It took Peter (our driver guide) 2hrs and 47 minutes to drive us through the 240 Kilometer distance from Treetops to Samburu. He has worked in this profession for long and has earned him great experience especially in birds, parks and wildlife and is conversant with most of the local language in addition to good spoken English. It is this experience and knowledge that made Susan (a colleague in the project) to nick-name him ‘Professor Mkenya‘ (A Kenyan professor). A name we used to refer to him throughout the trip.

Samburu is a unique reserve I must say. Buddy! It’s a must visit place. If it were not so, I would not have told you. Our evening game drive was successful, though the winds blew up the dust making it prickly, but it’s a worthy price. Samburu is home to a diversity of wildlife some of which can only be found here and nowhere else in Kenya. Its location slightly north of equator makes it host to the reticulated giraffe, gerenuk gazelle (the browser antelope), ostriches and wide range of bird species.

My greatest desire was to see elephants and hippos since I was certain to see the cats in Mara but a glimpse of leopard was welcome anyway

From samburu we toured Meru national park, and then proceed to Lewa Downs. If you treasure wilderness environment like me, then Meru is a place to be. May be, you have heard of Meru in its black age of banditry and poaching but today it’s a novel case. You can now put your foot where the Famous Born Free documentary came to be, and entrée Elsa grave without apprehension or much intricacy………. Mmmmm!!! Meru is currently “a complete wilderness”

Lewa, on the other hand is a 45,000acre privately owned wildlife conservancy cum- a -rhino sanctuary serving as home to rescued black and white rhinos among other wildlife. It’s a place you will never exhaust even if you had a whole month at your disposal. Think of; – trekking, birds, wildlife, scenery, volunteer opportunities in community conservation or enjoy a night in the wild.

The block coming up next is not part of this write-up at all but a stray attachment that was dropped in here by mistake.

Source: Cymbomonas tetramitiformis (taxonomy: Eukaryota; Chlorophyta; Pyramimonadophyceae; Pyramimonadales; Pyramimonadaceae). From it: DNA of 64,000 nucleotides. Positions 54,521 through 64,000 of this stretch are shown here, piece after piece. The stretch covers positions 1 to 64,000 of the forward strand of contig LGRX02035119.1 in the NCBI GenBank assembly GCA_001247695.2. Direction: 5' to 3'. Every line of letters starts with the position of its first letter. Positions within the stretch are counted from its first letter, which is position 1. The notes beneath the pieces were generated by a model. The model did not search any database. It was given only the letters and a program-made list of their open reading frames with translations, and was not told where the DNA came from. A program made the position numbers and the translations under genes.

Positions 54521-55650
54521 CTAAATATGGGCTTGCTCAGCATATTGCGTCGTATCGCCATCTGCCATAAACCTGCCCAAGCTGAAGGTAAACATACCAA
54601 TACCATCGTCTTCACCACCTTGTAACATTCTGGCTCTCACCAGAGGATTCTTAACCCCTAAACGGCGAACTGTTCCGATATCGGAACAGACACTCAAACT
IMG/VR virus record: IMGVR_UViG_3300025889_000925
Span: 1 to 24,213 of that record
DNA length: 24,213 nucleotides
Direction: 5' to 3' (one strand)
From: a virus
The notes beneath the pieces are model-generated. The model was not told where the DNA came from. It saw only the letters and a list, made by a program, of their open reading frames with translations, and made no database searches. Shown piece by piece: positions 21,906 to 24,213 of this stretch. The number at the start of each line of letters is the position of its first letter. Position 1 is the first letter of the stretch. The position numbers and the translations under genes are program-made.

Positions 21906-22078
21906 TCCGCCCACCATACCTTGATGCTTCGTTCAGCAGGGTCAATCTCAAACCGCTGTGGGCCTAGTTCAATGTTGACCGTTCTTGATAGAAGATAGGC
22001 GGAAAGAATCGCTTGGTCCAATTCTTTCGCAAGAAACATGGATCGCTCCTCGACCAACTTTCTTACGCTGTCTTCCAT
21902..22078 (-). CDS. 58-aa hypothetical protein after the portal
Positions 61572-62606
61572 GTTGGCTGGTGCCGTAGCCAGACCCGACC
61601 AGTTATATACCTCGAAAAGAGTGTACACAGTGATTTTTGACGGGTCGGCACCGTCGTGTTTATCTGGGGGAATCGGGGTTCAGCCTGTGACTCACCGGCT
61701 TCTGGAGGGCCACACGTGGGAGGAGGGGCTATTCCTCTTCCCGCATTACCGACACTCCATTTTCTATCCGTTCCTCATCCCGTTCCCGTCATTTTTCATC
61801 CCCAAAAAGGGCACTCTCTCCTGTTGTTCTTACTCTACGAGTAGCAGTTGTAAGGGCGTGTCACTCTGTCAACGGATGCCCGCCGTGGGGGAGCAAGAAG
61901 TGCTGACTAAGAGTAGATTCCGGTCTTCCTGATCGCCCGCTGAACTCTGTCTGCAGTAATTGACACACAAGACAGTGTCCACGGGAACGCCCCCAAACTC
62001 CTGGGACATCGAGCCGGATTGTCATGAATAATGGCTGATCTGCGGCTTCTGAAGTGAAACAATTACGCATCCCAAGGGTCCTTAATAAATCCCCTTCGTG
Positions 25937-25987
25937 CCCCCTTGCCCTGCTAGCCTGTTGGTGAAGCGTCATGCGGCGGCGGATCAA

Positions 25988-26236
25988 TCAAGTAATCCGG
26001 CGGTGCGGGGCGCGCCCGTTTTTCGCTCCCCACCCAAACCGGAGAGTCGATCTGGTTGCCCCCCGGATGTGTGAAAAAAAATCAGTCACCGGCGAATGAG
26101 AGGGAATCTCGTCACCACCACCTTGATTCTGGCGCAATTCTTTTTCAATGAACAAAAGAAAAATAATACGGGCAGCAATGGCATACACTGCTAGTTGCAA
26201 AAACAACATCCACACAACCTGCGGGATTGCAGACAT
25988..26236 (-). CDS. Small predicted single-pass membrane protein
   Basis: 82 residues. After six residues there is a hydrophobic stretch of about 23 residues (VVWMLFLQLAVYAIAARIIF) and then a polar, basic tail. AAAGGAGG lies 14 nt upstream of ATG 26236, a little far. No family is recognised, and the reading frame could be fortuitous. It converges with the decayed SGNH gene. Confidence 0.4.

We took our flight in the afternoon after enjoying the better part of the day cheering the participants of the great Safaricom Marathon. The marathon is held at Lewa in aid to raise funds for environmental conservation of Lewa and its main sponsor is Kenya’s leading cellular internet provider through its Safaricom Foundation division. Since the start of this Marathon a few years ago, it has attracted participants from all over the world. If you attend, you may have a glance at Lornah Kiplagat- World cross country champion and also the world’s number one female runner, among other Kenyan athlete. But it’s not guaranteed to see Lornah anyway, so enquire first.

Now we are in Mara as most locals call it, but for your sake let’s call it the legendary Maasai Mara. This is where the world contrasts itself whole heartedly. From the Maasai people, the big five, the great lodges, camps, Ooosshh!!!, the list is endless……… but I cant go without telling you that Mara hosts what I would call the greatest natural ‘Ggrand Olympics‘ You can’t afford to miss;’ the wildebeest migration’. A flight to Kenya and a safari to Mara on July through September will give you an opportunity to see wildebeests migration now one of new seventh wonder of the world

From here we set our foot to Amboseli National Park. With the backdrop of the highest mountain in Africa, you can be assured; your photos will carry the memory to your third and fourth generation just like the promissory biblical covenant. It was in Amboseli where I witnessed the world swiftest hunter also the fastest living mammal demonstrate its talent in the jungle. In short I mean, we were lucky to observe a cheetah hunting a Tommy – great! great! Great!!!! If I had time I would narrate the whole episode to you. The only fine thing is, I can only tell between a cheetah and a leopard when they are close and between black and white rhino when I see their mouth shapes, Prof. Peter taught me how to differentiate between Tommy and grant’s gazelles and I now have a doctorate in that.

Our Kenyan safari chapter trip ended after visiting Tsavo East National park. Both Tsavo’s (East and West) have their unique attractions but they both repute ‘The man eaters’ legend